constitutional mystery
or mixed bag.
Municipalities and their
transit systems
are 100% provincial.
The feds occasionally finance
big, you know, projects
when they need some extra
billion dollars for funding,
but the operations
of the transit system
are always provincial
and I'm somewhat sympathetic to
a federal government
that is doing so many
other things at once
and, sort of, again this is
a hypothesis of mine,
but it sure looks to me like
they're saying,
"Can you please just do
this one thing."
STEVE: (Laughing)
No, I totally hear you,
because you can imagine
Prime Minister Trudeau
saying to Premier Ford,
"Look! I'm going to be running a
$252 billion deficit this year,
40% of which is on you."
Right? 40% of the
Canadian population
being in Ontario, you know?
"Could you not see it
in your heart
to run maybe a deficit
of $500 million
to $1 billion more
and help all the various transit
systems around your province,
which after all,
are in your jurisdiction?"
Love to be a fly on the wall
for that conversation,
but I bet it went something
like that.
JOHN MICHAEL:
Yeah, the Ontario situation
where, you know, the financial
accountability officer
has projected that the Province
will run a $43 billion deficit
for this year.
You know, that's obviously,
that's not chicken scratch,
that's, you know,
that's real money,
but if it's $44 billion
or $45 billion instead,
I don't think anybody thinks
that difference
is going to be anything other
than really a rounding error
when we are on the far side
of this pandemic.
STEVE: Now, let me ask you about
what I would call
a rather timely column
you've got up today
on our website tvo.org.
You know, of course,
that we're just a matter
of days away from
the Province having gone through
Stage One
of its initial opening.
The first of three stages.
And, of course, we don't get
to Stage Two or Three
unless we continue to flatten
the curve as we,
most of the time, have been.
But I know you gave voice to
some people in the province
who think, "You know,
we're shutdown still pretty
tight as a drum,"
and particularly
if you're not in Toronto,
if you're in one of the more,
you know,
rural parts of the province,
some people may be asking,
"How come we can't open up
a lot more
given that we've got virtually
no cases
of COVID up here at all?"
So, you looked into this
and what did you find out?
JOHN MICHAEL: So, this was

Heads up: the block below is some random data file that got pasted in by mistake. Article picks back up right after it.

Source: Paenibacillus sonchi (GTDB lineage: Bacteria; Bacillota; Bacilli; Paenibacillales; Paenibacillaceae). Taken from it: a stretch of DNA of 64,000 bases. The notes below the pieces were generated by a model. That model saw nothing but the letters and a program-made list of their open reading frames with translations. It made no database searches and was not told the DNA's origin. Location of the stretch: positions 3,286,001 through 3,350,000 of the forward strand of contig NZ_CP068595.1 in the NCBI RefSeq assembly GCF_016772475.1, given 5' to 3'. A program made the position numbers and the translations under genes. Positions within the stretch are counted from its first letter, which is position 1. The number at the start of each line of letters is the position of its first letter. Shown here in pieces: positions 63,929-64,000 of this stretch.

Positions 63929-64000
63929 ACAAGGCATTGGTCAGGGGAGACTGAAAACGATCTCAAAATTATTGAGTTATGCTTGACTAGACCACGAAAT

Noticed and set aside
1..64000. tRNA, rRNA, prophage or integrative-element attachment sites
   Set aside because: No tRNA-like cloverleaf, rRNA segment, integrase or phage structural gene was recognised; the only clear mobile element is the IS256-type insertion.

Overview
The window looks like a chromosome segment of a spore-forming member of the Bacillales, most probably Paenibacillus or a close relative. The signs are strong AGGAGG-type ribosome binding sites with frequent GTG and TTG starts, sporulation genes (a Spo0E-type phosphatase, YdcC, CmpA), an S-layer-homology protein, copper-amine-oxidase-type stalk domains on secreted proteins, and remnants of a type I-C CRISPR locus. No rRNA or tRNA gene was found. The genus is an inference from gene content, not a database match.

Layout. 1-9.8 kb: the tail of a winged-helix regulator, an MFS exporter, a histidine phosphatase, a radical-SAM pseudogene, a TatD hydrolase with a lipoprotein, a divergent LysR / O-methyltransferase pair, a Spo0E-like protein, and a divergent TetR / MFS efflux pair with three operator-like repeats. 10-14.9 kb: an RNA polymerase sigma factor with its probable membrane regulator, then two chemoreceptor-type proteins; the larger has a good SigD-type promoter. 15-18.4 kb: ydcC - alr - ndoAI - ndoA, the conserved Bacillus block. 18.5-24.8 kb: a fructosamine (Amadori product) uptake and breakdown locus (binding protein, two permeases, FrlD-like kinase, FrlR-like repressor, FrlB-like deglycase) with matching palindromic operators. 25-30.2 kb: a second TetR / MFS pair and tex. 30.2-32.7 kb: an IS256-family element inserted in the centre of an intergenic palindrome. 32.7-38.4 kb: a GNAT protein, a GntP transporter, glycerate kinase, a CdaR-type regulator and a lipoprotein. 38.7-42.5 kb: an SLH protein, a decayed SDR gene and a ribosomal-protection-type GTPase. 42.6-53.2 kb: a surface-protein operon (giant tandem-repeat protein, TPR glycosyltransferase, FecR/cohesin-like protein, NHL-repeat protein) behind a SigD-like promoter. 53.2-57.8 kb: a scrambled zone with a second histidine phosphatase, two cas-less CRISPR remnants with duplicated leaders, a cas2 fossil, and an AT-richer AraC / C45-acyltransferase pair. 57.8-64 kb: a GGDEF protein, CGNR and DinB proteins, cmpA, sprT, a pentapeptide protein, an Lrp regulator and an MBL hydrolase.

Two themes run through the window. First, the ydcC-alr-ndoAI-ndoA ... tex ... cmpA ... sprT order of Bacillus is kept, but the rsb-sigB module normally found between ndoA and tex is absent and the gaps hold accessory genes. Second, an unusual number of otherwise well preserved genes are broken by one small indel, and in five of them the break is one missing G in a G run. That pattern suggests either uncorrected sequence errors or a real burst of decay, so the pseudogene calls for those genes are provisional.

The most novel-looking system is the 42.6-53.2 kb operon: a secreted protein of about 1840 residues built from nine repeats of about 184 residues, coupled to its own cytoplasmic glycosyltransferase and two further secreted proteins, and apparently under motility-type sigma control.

interesting to me.
There was a new model published
by three researchers.
Two at the University of Guelph
and one at the
University of Waterloo
who basically looked at this
question of, you know,
can we try to project
what would happen
if you did open things up on
a more, sort of,
granular region by region level
instead of the, sort of,
province-wide lockdown?
And the results of their model
and, you know,
I think we should say that it is
just a model.
It's not, you know,
a crystal ball.
It can't tell us the future
with any perfection,
but it's a useful insight.
The results of their model
show that
when you plugin
realistic assumptions
about how much travelling people
actually do,
you could, in theory,
if you coordinate it well,
reopen different parts
of the province
at different times
without seeing
a massive increase in cases.
There would absolutely be
a small increase in cases.
About one to two percent
depending on your assumptions,
but you would balance that
by having a much smaller number
of days lost to schools
and employers.
Students could hypothetically
return to school
and employers could reopen
for their businesses.
It's kind of academic
at this point,
because the Province has
emphasized over
and over and over again.
The premier himself
has said this
that it's not the tack they want
to go right now.
That said,
you know, we really do face
the prospect of future lockdowns
maybe being necessary
as the virus sort of
ebbs and flows, so this might be
relevant research
sometime in the future.
STEVE: Now, just before we leave
the Queen's Park scene
and look at the federal scene,
we should mention that
Transportation Minister
Caroline Mulroney,